He's the king of stealth and he'd easily have Solid Snake in a pub fight - at least, that's what Ubisoft's Mathieu Ferland, senior producer on Splinter Cell: Double Agent reckons of Sam Fisher.
With Double Agent promising a whole new take on the stealth genre - and indeed Fisher himself - the team at Ubisoft is busy putting the finishing touches to the game, set for release on PC, Xbox 360, Xbox, PS2 and GameCube this spring.
Despite the late nights and permanently creased brow, we recently caught up with Ferland to chat about Sam Fisher's shadowy past, Metal Gear Solid creator Hideo Kojima's digs at the series and what's in store for Splinter Cell come Double Agent's release.
How did the Splinter Cell concept come about?
Mathieu Ferland: When Splinter Cell was being conceived, it was sort of a sci-fi game. We had a main character doing all these new and innovative moves, and using futuristic gadgets - it had some potential. It was a shooter with some interesting twists. I got involved with the concept when Ubisoft acquired the Tom Clancy brand from Red Storm. We reckoned it was a good opportunity to integrate the Tom Clancy universe into this game concept, so that's what we tried to accomplish. It turned out that as we adapted all these futuristic gadgets to Clancy's realistic universe - and then when you become a real spy instead of this guy from space - it suddenly made more sense.
Splinter Cell used shadows really well - was that planned from the start?
Mathieu Ferland: It was a big revelation with our technology when we developed the light and shadow system. Originally the game was more action-oriented, it was just a shooter, so when we implemented the light and shadow technology we knew we wanted it to be a stealth game. It was just a rough prototype, but we knew it would work at the time. That really focused us and gave us a common vision.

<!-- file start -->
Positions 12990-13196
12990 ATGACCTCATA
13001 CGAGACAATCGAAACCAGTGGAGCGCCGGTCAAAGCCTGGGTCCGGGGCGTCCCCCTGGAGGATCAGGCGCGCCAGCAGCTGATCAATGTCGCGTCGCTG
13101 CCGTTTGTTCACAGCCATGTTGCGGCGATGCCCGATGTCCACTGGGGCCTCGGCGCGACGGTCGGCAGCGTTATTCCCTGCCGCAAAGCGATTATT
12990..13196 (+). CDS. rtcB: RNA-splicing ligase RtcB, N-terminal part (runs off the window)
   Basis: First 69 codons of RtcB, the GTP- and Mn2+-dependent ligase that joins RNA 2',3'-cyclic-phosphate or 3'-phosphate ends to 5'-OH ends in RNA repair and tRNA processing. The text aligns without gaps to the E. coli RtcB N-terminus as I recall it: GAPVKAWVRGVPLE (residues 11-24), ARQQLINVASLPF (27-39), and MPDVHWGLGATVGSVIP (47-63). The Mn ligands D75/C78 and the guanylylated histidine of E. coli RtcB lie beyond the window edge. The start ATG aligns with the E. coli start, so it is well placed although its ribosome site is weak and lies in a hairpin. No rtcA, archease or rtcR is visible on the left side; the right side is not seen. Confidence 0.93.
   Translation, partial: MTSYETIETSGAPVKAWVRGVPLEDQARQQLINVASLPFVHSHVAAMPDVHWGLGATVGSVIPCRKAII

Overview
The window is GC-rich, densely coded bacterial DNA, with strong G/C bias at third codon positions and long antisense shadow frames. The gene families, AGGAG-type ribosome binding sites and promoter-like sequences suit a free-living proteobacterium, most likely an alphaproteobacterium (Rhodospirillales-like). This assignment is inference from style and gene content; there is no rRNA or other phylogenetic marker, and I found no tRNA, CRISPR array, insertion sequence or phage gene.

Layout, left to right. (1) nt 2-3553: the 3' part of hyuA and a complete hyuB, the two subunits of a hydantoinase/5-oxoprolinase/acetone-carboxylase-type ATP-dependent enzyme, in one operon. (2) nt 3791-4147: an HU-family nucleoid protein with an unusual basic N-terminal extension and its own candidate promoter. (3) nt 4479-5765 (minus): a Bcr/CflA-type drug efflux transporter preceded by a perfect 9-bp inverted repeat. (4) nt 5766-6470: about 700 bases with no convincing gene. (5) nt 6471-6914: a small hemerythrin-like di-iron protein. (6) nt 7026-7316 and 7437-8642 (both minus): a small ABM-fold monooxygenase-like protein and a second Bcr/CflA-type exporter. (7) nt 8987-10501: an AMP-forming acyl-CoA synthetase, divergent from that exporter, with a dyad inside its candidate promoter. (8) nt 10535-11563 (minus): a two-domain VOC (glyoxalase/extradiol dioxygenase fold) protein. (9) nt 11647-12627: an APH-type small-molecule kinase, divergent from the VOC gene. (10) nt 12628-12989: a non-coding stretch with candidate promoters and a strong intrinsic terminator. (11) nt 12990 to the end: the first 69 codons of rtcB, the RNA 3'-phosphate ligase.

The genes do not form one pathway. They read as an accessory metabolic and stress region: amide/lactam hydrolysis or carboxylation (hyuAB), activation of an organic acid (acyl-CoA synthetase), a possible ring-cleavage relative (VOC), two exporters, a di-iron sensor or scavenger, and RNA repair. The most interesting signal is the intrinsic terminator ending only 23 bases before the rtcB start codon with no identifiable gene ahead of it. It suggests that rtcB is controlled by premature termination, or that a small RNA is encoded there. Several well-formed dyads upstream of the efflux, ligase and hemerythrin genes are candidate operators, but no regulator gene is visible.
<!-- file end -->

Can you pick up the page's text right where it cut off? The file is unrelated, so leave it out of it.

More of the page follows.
Did you draw inspiration from other games?
Mathieu Ferland: We drew inspiration from movies as well as other games. We were big Thief fans in the office, particularly of the visibility gauges. But when Metal Gear Solid 2 came out, we were in the middle of production and thought: 'Oh wow, that looks good, what are we going to do?'. At one point we wanted to create something similar to that, but then we decided against it. We're not here to follow what others are doing, we're here to do something different and hopefully something better than what others are doing.
What do you make of Metal Gear creator Hideo Kojima and his light-hearted digs at the Splinter Cell games?
Mathieu Ferland: (Laughs) I have a lot of respect for Kojima. He has a brilliant ability to surprise his fans, like with Raiden in MGS2. I thought that was brilliant - having the guts to kill off your main character, even temporarily, that was great. People disliked it because they were attached to Snake, but now it turns out that they have two important characters that they can use and make fun of, like in the E3 trailer last year. When I saw that trailer, I thought it was really funny and very well done. We're flattered to be associated with Kojima's creation. We want to respond to that at some point, but we're just waiting for a good opportunity. (Laughs again, somewhat evilly.)
While we're on the subject, who'd win in a fight between Fisher and Snake?
Mathieu Ferland: (More laughter) That's funny. Umm, it depends on the context really. I mean, I think Fisher is well trained. They don't really live in the same worlds... I mean, Snake's in a jungle...